How do you spell “Dayton, Ohio”? Right now, there are two especially intriguing ways to do just that: either T-E-X-A-S, or — as an alternative — W-A-S-H-I-N-G-T-O-N.
Laugh lines aside, the Longhorns and Huskies offer a reminder that two teams can be difficult if not impossible to understand in totally different ways. These teams aren’t helpful in terms of letting us know how good they are, but they are immensely cooperative in illustrating the point that wins and losses, and conference records, and conference championships aren’t automatic indicators of whether a team deserves to be in the NCAA Tournament or not.
Some might regard this as a feature, others as a bug, but it’s real, and it makes college basketball unique.
Start with Texas. The Longhorns are barely above .500 at 11-9. They are 3-4 in the Big 12. They have lost at home to VCU and Radford and fell at Georgia this past Saturday. They also lost at Oklahoma State, one of the Big 12 teams which is almost certain to miss the NCAA Tournament. Texas lost two other home games to Providence and Texas Tech, meaning that the Longhorns have lost four games on their home floor in Austin.
That is a large collection of black marks on a resume.
Yet, Texas has a neutral-court win over North Carolina and a home-court win over Purdue plus a road win at Kansas State. The Longhorns scheduled as well as any team in the country, playing — and losing — to Michigan State out of conference while also losing at Kansas. Texas has won multiple high-end games, played other high-end games it lost, and still gets several more bites at the apple, especially a home date with Kansas early this week.
Now move to Seattle for a look at the Washington Huskies. U-Dub is 16-4, five full games better than Texas. Washington scheduled several tough games out of conference, but lost all of them: Auburn, Minnesota, Gonzaga, and Virginia Tech. A win over Texas A&M isn’t what it would have been a year ago. The Aggies, even with their upset of Kansas State this past weekend, are a bottom-tier team in the SEC. Washington lacks a single win against an opponent likely to get an at-large bid to the NCAA Tournament.
No wonder U-Dub has five fewer losses than Texas.
Washington, though, hasn’t lost any games at home and, moreover, has lost only two road games, since the Minnesota and Virginia Tech games were played at neutral sites. There isn’t a single bad loss on the schedule through 20 games. Florida State has lost to Boston College. Syracuse has lost to Georgia Tech at home. Arizona State lost at Stanford and has absorbed three Pac-12 losses.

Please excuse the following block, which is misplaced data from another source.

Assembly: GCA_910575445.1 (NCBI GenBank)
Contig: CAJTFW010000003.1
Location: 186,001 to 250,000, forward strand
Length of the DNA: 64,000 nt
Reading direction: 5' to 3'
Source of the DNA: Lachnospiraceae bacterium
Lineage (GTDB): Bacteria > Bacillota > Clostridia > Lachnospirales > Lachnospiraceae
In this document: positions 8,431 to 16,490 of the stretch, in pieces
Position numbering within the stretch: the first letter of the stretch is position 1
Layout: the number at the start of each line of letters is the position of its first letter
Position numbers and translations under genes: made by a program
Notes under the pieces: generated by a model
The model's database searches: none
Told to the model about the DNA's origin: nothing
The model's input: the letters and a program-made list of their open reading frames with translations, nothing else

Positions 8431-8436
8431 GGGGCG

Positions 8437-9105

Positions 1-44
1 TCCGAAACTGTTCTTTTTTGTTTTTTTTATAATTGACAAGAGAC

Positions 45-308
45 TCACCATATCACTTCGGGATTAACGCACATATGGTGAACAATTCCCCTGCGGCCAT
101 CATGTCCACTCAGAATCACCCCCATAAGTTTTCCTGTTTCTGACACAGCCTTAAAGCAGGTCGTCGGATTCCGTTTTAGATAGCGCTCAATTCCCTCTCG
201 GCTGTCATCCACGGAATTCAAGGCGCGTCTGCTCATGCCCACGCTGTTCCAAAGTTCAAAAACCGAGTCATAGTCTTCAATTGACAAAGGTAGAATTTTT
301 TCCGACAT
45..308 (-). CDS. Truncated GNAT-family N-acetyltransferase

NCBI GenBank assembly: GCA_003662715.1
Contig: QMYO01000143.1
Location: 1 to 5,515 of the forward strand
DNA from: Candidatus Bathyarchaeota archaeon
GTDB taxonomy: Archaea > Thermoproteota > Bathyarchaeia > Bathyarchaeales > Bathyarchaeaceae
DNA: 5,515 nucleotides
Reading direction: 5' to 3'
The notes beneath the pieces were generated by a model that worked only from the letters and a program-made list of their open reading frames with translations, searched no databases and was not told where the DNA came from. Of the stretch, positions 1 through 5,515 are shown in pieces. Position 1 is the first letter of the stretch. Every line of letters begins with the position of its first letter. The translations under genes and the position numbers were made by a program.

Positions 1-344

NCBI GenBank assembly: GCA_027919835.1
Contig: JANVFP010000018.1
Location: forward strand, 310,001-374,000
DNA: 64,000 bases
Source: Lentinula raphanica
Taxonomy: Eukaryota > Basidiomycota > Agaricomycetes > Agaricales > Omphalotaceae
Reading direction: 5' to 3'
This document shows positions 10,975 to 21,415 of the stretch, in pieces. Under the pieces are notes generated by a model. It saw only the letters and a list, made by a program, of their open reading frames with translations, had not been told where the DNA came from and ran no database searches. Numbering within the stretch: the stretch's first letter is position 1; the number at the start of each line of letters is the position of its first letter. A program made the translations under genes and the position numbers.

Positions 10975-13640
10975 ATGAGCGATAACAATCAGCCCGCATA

Texas is the team with several significant achievements but lots of black marks, playing in a supremely tough conference which will rough up the Longhorns yet offer UT ample chances to notch huge wins.
Washington is the team with no significant achievements but an ability to avoid black marks, playing in a supremely weak conference which will allow the Huskies to rack up victories but not bolster the quality of their resume with equation-changing scalps.
These are two totally different identities, but they both end up in the same place: giving people no clue whatsoever about their quality.
It is notable that Washington should inhabit the position of a team leading its Power 5 conference yet having no assurance — at the end of January — that it will make the NCAAs. A 7-0 team in the SEC, Big Ten or ACC would be a mortal lock, but a 7-0 Pac-12 team isn’t assured of anything.
Recall the 2012 Washington team. Those Huskies went 14-4 in the Pac-12 regular season but lost in the quarterfinals of the Pac-12 Tournament and did not go to the Big Dance. College basketball can prevent teams from cashing in on the lottery known as a soft conference, because it forces teams to win at least a few non-conference games of note. This Washington team might be able to get into the NCAA field of 68 if it can finish 16-2 in the Pac, but 14-4 without a spot in the Pac-12 Tournament final will likely lead to a long wait on Selection Sunday.
Conversely, people might look at Texas’s 3-4 Big 12 record — with Kansas having a chance to push the Horns to 3-5 — and think that should disqualify UT for NCAA contention, provided that the Horns can’t at least forge a .500 mark (9-9) in Big 12 play.
Yet, remember last year: Five teams with losing conference records — Syracuse, Alabama, Arizona State, Oklahoma, and — yes — Texas got into the Dance. Meanwhile, USC went 12-6 in the 2018 Pac-12 and made the final of the Pac-12 Tournament, notching a Selection Sunday RPI rating of 34… and did not get in the field. USC had the highest RPI of any Power 5 conference team to not make the NCAA Tournament. There was — and is — a first time for everything.
The point of emphasis is that a given conference record in a Power 5 conference does not automatically mean that a team will — or won’t — qualify for March Madness. It only makes sense, because a team should lose a lot more games in the Big 12 than in the present-day Pac-12.
If you’re getting bloodied in a good league or are winning every game in a bad league, the overall impression left on evaluators and observers is the same: “I don’t know how good this team is.”
Texas and Washington take completely different paths toward the same endpoint.
College basketball can be like that.
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